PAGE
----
Rewatched Rififi recently after reading that this is supposed to be a parody. Instead of a team of experts successfully pulling a heist then getting killed off by rivals in the aftermath, we’ve got a team of incompetents who botch the planning and the heist itself, escaping with their lives and nothing more.

Cosimo (Memmo Carotenuto, a croaking Eugene Pallette type) is arrested ineptly breaking into cars, forms the heist master plan but gets edged out of the group. Peppe the boxer (ladies’ man Vittorio Gassman) takes over, teams with aged Cappanelle, tough-looking mama’s boy Mario, new dad Tiberio (Marcello Mastroianni, a couple years before La Dolce Vita) and suave mustache man Michele who keeps his virginal sister Carmelina (Claudia Cardinale in her first year in the movies) locked in their apartment. The plan involves Peppe dating a girl who lives above the shop they plan to rob, gaining access to the building through her.

L-R: Mario, Michele, Cappanelle, Peppe and Tiberio:

By the time of the heist, Cosimo is dead (run down by a bus trying to purse-snatch), Tiberio’s arm is broken, Mario is fooling around with Carmelina, and Peppe’s girl has quit her job. They break in anyway, fail to get the safe, just steal some food from the kitchen, knock down a wall, then slink away. Reads like there’s a ton of comic business, but for an Italian comedy it’s actually pretty subdued.

Mario meets Claudia Cardinale:

Based partly on an Italo Calvino story – what?

Camille: “Can I come during the day, from 5 to 7?”
Marcello: “The magic hour for lovers.”

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Simon Cinema (Michel Piccoli) isn’t doing too well, confined to his mansion-museum with his butler (Truffaut/Duras vet Henri Garcin) and best friend Marcello Mastroianni (as himself, sort of). Film student Camille (Julie Gayet, the girl with the giant gag vase in My Best Friend) is hired to talk with Simon about movies for 101 nights, and her boyfriend (Mathieu Demy) takes advantage of her position to cast the legendary Mr. Cinema in his student film.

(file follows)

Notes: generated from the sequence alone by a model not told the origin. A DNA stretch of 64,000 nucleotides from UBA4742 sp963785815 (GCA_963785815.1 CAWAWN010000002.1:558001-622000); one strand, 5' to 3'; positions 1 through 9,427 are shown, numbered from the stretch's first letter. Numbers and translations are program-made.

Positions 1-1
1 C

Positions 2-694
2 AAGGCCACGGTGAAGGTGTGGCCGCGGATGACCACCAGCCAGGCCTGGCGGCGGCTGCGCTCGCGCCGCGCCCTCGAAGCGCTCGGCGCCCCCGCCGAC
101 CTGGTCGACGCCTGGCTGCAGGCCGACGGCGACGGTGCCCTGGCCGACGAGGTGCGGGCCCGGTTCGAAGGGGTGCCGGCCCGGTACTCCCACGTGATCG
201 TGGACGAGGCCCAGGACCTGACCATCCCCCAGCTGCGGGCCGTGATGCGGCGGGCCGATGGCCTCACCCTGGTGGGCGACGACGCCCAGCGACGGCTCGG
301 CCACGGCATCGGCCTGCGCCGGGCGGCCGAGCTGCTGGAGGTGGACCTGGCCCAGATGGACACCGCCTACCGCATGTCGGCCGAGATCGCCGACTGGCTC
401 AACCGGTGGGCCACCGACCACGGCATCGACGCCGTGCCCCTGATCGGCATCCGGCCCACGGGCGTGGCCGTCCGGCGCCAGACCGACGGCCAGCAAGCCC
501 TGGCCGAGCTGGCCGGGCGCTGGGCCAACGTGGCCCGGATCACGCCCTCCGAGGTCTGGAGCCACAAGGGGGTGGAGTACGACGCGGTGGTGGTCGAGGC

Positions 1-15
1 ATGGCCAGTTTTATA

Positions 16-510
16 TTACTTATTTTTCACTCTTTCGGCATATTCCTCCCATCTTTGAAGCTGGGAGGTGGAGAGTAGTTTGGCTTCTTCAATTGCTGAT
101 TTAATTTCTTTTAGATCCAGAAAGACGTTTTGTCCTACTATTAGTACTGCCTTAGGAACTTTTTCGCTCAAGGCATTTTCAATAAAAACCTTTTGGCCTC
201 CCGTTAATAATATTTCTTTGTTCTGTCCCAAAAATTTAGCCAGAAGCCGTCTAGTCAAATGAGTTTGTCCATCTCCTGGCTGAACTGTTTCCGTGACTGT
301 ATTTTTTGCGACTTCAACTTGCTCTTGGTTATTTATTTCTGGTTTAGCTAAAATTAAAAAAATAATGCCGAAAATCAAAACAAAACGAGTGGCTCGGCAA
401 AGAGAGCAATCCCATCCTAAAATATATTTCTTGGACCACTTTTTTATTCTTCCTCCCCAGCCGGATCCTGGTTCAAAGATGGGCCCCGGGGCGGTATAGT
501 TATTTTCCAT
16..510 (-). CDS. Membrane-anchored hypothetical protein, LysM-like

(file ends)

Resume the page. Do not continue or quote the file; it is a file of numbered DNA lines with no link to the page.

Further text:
Michel and Marcello:
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Garcin and Gayet:
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But the plot is just an excuse for some fun. Every star of French cinema shows up, major films are mentioned (nothing is discussed in any depth – no time). Anouk “Lola” Aimée, Catherine Deneuve and Robert De Niro take a boat ride. Sandrine Bonnaire appears as both her Vagabond self and Joan of Arc. Piccoli drops the Simon shtick and the white wig for a minute and compares cinematic death scenes with Gérard Depardieu (“that old devil Demy!”) before a poster of their co-starring Seven Deaths film…

Gerard and Michel:
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Sandrine d’Arc:
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Hanna Schygulla (Fassbinder films, Passion) and Jeanne Moreau (Jules and Jim, The Lovers) play Simon’s ex-wives. There are seven dwarfs. There’s a conspiciously Bonheur-looking sunflower shot. Alain Delon arrives by helicopter (reminiscent, though it maybe shouldn’t be, of the out-of-place helicopter in Donkey Skin).

Gayet with Alain Delon:
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Jeanne and Hanna:
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It’s all very light and playful. I’m sure I missed a thousand references, but it keeps many of them obvious enough to remain accessible (if you didn’t catch the meaning when a bicycle is stolen outside the mansion, someone cries “italian neorealism strikes again!”).

Mathieu Demy meets Fanny Ardant:
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The credits list how many seconds and frames were used from each featured film – impressive – and also all the stolen music cues.

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tour bus guy: “Glad to see you on form.”
Simon: “Form of what?”
“Why, you seem content.”
“Form and content, a debate even older than I am.”

At Cannes:
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NY Times: “While covering so many bases, Ms. Varda never makes more than a glancing allusion to anything, and at times the film is such an overloaded grab bag that it grows exasperating. Or even baffling; for unknown reasons, Stephen Dorff turns up in a pantheon of great Hollywood stars.”

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LA Times: “Michel Piccoli plays Monsieur Cinema, who embodies the history and spirit of film, and in particular, that Fabulous Invalid, the French motion picture industry itself. (Since Varda is such a playful director, Piccoli is sometimes simply himself.) Monsieur Cinema may have been inspired by the director of the landmark Napoleon, the late Abel Gance, whom Piccoli resembles when he puts on a long silver-white wig.”

Lumiere brothers:
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Doctor Belmondo and Jack Nance:
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